Due in part to the "very long" construction period Rawlings needs to make baseballs after collecting data from the prior season, it's likely that there won't by any "major" change from the 2019 ball to the 2020 ball, Dr. Meredith Wills -- an astrophysicist and contributor to The Athletic -- told SNY.
But Wills -- who recently received an award from SABR for baseball research -- believes a smaller but very significant change likely will be made.
That change could have a positive impact on Mets right-hander Noah Syndergaard and others who struggled to grip the 2019 baseball. And the league's policy to more strongly enforce an existing rule regarding pitchers who use substances on the baseballs could be a big reason for the likely change to the ball in 2020.
When discussing how MLB plans to respond in 2020 regarding substances on the ball, it's important to note what happened in 2020 with the Angels, when a visiting clubhouse manager was fired for helping teams doctor baseballs.
"Choosing to look into that at all and enforce it suggests to me that the balls won't be as slick," Wills explained. "Because otherwise, you're going to have a lot of trouble justifying (the rule).
"I think there's good reason that people turned a blind eye this past season (to pitchers using substances) just because the balls aren't grippable. ... The slickness is the only one that I can think of that would be easy to change on a short enough time scale based on what was seen. ... I think that means that they'll end up with not as slick a texture. That's something that actually is reasonably easy to control. ... It has to be done within the factory. It's related to the leather smoothing or the skiving process."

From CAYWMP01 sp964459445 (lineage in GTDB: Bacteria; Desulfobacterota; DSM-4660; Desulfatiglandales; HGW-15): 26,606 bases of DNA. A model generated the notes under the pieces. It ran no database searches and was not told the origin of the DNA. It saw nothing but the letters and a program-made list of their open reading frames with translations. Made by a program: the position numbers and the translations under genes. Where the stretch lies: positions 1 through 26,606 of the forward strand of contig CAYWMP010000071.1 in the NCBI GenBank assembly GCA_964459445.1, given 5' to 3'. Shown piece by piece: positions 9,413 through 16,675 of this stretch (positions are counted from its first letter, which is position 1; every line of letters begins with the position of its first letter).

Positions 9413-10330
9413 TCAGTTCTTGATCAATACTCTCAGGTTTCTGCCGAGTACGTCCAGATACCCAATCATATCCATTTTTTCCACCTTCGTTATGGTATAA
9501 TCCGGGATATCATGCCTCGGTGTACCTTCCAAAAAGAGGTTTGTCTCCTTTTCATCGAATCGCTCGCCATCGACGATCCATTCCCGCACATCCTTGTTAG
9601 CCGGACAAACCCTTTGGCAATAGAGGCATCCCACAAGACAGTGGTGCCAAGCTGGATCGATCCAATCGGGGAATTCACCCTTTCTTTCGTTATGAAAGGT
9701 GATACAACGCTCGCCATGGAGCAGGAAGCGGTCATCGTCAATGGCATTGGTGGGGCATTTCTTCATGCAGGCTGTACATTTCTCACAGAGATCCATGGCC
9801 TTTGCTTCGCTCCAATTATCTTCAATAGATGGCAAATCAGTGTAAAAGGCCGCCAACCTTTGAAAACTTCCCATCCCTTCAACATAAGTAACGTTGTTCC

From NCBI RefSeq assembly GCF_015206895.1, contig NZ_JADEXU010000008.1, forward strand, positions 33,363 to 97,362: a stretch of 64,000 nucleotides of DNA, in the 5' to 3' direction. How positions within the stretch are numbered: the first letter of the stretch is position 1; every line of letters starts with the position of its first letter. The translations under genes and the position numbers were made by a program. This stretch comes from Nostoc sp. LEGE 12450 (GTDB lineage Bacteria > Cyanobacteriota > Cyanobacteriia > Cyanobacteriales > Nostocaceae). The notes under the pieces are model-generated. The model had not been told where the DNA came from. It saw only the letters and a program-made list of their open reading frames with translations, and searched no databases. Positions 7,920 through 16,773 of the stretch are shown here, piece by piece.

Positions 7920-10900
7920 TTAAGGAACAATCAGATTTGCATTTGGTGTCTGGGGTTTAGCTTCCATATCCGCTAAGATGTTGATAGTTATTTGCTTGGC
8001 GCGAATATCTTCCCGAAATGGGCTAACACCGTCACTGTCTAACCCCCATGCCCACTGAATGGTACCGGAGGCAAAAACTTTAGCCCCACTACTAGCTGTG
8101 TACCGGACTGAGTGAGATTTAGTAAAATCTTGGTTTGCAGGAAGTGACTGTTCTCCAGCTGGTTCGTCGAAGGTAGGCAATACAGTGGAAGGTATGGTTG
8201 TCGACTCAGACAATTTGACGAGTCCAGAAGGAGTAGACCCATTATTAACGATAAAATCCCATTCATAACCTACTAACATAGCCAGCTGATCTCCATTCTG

Wills noted that in 2019, some pitchers who were gripping the new ball for the first time dropped it "almost instantly."
While how far the ball flies is not impacted by the slickness of the leather, pitcher grip is. And that grip being better in 2020 would be music to the ears of Syndergaard and many other pitchers.
"I don't have any trust in my slider or curveball," Syndergaard said last April. Every time I get a new baseball out there it feels like I'm holding an ice cube. Very untraditional for me to throw 87 mile per hour sliders. I don't have any answers there. All I know is every baseball I get feels like it's as slick as can be."
Syndergaard, who struggled for the majority of the 2019 season and had difficulty with his slider throughout, would almost certainly benefit greatly from a baseball that is not as slick as it was last season.
In 2019, Syndergaard's slider had an average velocity of 89.1 mph after it averaged 92.0 mph in 2018 and 92.5 mph in 2017. Syndergaard also threw the pitch less frequently than he had since re-working it before the 2016 season.
As the Mets look forward to the start of the 2020 season and a ball that is hopefully less slick, a Syndergaard who is able to confidently throw his slider once again while using it as one of his main weapons is somethng the team can dream on.